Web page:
Posted by Elaine on February 17, 2005 at 11:40:07:
Story and Photos © Elaine Jobin
On Sunday February 13th, 2005 I went with Ocean Adventures to Catalina Island on the Sundiver.
During the week I had suffered through soaked "dry wall" from a leaking roof and theft of a dive mobile. The weather had been so bad at my house that I called Capt. Ray Saturday evening to make sure that I had not missed a call from the dive shop canceling the trip. I was pleasantly surprised by a forecast of "actually, it should be a nice day." Thank goodness! I needed to get away from it all.
When I arrived in Long Beach on Sunday morning, the weather really was nice. I signed in and met some of my fellow shipmates - mostly students doing their open water certification. At least five of these open water students were also marine biology majors who will continue on for research diver certification.
We had a smooth trip to Catalina and Captain Ray chose a shallow sandy area near Yellowtail Point for class activities.
The boat was secured with both a bow and a stern anchor and we were off on our "Ocean Adventure".
Visibility was terrific with a clear line of sight to the 30 foot bottom. I headed off for deeper water where I found visibility to be 50 feet or more. Half way into the dive visibility took a drop due to clouds of sand. I knew it wasnít from the students because they were still in the shallows so I started my search for bat rays. A short time later I had some "bat ray foraging for food photos." These are a few of my photos from this dive.
I returned to the boat for my surface interval to find that many of the students were still out on their first dive. Captain Ray let me know that we would be at this site for a while. I off gassed, got the tank refilled, changed to a macro set up, and, jumped off the boat for more of this great diving.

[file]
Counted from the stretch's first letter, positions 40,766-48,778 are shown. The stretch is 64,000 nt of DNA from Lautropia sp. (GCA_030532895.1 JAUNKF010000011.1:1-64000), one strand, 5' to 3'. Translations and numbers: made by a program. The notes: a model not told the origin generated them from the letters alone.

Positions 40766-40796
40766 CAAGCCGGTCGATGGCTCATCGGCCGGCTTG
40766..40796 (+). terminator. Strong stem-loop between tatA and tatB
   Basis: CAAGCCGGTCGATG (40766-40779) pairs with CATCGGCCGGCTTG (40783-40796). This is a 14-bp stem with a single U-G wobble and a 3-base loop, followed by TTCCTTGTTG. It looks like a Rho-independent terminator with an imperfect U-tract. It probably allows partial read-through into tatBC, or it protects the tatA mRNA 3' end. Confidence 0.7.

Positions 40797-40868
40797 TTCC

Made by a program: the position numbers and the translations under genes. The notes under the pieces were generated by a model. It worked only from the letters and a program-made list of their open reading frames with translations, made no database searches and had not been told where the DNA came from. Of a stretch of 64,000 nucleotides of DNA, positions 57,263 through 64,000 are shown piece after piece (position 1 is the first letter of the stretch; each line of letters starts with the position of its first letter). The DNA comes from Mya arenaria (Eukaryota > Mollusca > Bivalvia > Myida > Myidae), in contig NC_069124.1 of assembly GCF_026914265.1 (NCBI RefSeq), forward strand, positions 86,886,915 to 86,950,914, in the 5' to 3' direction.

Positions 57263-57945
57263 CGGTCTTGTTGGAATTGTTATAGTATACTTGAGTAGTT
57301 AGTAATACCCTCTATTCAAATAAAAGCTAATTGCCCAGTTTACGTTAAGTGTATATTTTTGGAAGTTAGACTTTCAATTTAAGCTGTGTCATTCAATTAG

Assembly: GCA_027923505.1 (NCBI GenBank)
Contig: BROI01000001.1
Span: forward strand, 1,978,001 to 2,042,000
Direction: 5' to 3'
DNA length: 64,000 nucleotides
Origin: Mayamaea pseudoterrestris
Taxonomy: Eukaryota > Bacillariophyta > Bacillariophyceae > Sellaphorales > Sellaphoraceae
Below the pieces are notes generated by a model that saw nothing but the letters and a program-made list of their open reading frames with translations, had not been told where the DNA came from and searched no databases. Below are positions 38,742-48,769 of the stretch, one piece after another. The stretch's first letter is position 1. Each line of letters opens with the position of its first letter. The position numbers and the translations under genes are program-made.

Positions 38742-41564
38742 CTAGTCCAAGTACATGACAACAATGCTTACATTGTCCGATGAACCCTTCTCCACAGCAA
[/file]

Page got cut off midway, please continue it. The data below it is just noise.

I swam back to the same general area of the first dive to photograph some of the smaller sand critters that I had seen. One of the most interesting things that I found was a nudibranch that I had never seen before. I shot 26 frames of this Acanthodoris rhodoceras, aka "red tipped dorid". These are a few of the photos.
After this dive I learned that still had time to make one last photo run. Some people may not like doing repetitive dives in one place, but I love it because it gives me an opportunity to more fully explore an area. This time I went to the surrounding kelp covered rocky reefs. Same dive site, different terrain. An octopus lounging next to a rock was the highlight on this dive.
The octopus allowed me several shots, then, instead of ducking into a crack took off on a free swim. Wow, it was beautiful. I followed him with my strobes flashing away.
He stopped on a rock and flashed me an "Iím mad as heck" octopus red, so, I photographed that also.
This must have really pissed him off, or scared him, because he sent out a huge squirt of "ink" before disappearing into a hole. I donít like to admit that I disturbed an octopus enough to make him redden and waste his ink supply on me. I could hide the photos and pretend that it never happened. Instead, Iíll post the fascinating event. If anyone can comment on the stress this animal faced please post a follow up for the diver.net educational archives. I donít know how long it takes for an octopus to replenish his protective ink supply.
We moved to Eel Cove Reef for what was my fourth and last dive. The excellent visibility and nice easy diving continued. This site is a protected marine sanctuary with very photographic fish, eel, and lobster populations. Unfortunately, I was talking instead of paying attention when I loaded my film so my frame counter remained on "E" the entire dive. No photos:(.
Another great dive day was over.
On the trip home the students focused on dive tables and log book entries. I photographed some divers using their dive tables for anyone who doesnít remember what dive tables look like. (No they arenít the large platforms located in the galley).
On Monday morning, the country western song started playing backwards. I got my car back, mostly intact and running. I sent the photos of the Acanthodoris rhodoceras to the Sea Slug Site and they have decided to feature this dorid as an upcoming "nudibranch of the week".
The moral of the story is to keep your priorities straight....... "When the going gets tough, the tough go diving". Thanks to Ocean Adventures, Captain Ray, and, the crew of the Sundiver for a terrific dive day!
Until next time.......
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